Why USC Shouldn’t Pick a Big-Name Coach to Replace Sarkisian
USC athletic director Pat Haden and the Trojans have found themselves in an all-too-familiar situation — trying to replace their second head coach in the last three seasons. Haden and the university made the decision last month to fire Steve Sarkisian following his second alcohol-related incident in the span of just two months, and although there is some discussion as to whether the firing was done as well as it could have been, and what Haden did or didn’t know, USC will now be under even more of a microscope in their search for the next head coach.
As such, there is plenty of speculation that the university will target some of the high-profile coach from both college football and the NFL, and any list of this kind could include the likes of Chip Kelly, John Harbaugh, Brian Kelly, Dan Mullen, Pete Carroll, and Bill O’Brien. While USC may have their wish list of potential head coaches, this may not be the proper approach to finding the right guy for the job. Yes, the big name will draw the headlines, but will it bring them back to being a college football powerhouse?
If they decide to go the big-name route, there is a much greater chance that it will result in another hit-and-miss — like the last two hires in Sarkisian and Lane Kiffin. Haden may have the right intentions in mind, but they were both the wrong choices in the end. This is not to say that reeling in a high-profile coach would be a bad decision entirely. In actuality, what USC needs to do is bring in a coach who has an established winning culture at the collegiate level.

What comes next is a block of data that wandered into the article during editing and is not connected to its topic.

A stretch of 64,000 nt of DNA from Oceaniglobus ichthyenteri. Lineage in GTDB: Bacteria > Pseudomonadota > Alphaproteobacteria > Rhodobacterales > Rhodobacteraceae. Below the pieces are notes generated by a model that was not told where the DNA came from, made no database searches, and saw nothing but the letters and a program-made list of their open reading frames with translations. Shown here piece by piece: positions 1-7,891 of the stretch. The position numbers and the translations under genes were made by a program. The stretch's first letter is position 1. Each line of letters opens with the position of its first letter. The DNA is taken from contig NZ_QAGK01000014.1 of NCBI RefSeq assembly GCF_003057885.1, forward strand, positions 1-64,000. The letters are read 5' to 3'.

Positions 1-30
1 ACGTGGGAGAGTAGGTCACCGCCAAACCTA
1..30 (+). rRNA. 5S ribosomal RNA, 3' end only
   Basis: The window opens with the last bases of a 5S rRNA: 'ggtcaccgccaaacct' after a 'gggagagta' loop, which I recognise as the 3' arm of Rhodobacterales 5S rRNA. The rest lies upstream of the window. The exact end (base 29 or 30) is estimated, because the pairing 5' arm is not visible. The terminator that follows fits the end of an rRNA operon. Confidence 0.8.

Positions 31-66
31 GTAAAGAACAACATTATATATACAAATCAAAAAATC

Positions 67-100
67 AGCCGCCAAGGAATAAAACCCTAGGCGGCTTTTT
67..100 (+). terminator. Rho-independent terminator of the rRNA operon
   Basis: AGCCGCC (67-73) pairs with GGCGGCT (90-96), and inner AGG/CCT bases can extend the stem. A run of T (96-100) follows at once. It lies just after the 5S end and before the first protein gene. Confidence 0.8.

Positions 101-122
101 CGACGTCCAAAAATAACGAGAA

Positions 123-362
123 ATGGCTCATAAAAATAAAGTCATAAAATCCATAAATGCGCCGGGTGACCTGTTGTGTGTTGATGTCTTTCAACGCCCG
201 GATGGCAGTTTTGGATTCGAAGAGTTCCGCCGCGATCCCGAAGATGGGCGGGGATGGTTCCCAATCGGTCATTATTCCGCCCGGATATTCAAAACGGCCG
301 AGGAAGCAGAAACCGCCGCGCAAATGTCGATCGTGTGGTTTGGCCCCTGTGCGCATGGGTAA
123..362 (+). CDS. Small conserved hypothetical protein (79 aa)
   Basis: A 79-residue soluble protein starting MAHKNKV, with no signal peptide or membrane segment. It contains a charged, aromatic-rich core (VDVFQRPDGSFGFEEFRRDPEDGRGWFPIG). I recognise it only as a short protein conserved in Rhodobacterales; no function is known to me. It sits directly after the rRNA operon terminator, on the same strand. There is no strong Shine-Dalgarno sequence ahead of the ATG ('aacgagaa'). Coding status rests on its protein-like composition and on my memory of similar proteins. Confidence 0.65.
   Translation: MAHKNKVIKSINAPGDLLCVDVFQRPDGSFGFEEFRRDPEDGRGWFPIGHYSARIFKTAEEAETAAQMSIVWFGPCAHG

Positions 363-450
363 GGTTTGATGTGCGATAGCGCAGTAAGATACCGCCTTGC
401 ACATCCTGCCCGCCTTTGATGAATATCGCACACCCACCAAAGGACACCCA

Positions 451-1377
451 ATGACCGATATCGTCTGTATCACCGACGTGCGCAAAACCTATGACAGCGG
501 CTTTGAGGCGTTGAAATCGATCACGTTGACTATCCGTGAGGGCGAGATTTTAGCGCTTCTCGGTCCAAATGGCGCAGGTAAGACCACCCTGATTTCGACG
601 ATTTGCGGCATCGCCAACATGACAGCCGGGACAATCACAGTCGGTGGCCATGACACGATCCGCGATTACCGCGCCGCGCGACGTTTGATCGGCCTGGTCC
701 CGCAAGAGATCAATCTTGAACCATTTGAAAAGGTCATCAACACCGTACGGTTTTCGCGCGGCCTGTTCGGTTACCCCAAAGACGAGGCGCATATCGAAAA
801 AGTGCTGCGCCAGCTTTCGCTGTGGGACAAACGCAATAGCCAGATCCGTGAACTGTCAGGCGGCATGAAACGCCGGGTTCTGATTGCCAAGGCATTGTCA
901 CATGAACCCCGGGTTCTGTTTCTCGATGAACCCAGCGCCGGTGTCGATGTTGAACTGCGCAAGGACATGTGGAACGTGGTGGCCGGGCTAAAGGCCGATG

It should be a coach who knows what it takes to win, and has a proven track record to show for it. USC should target head coaches like Utah’s Kyle Whittingham, who has established a winning culture with the Utes over his 10-year coaching career, making them one of the most formidable football programs in the country.
Whittingham has built Utah’s respectable reputation from the ground up, which includes nine seasons of seven wins over better teams, eight bowl-game wins in nine attempts, and an undefeated recorded in 2008. What has also been impressive is that Whittingham has had major success with less talent than a top-tier football program like USC. In short, he has built the type of reputation and culture around Utah that USC should look for in their next head coach.
In this same breath, USC’s next head coach must also be an elite-level recruiter and give the team a tough, prideful identity. This has been one of the biggest issues with the team over the last few years — lacking toughness and physicality since Carroll roamed the sidelines. However, they may have found that with interim head coach Clay Helton, who over the last three weeks has USC playing with more intensity and purpose. He has also already received much backing from several players who want him to be the next head coach.
There is no clear indication of Helton being the answer, but if USC continues to play this way, it would certainly strengthen his case. All in all, when Haden does begin conducting interviews for the head coach vacancy, his main focus should be finding the right coach who fits the program — not just a flashy name.
All statistics are courtesy of ESPN.go.com.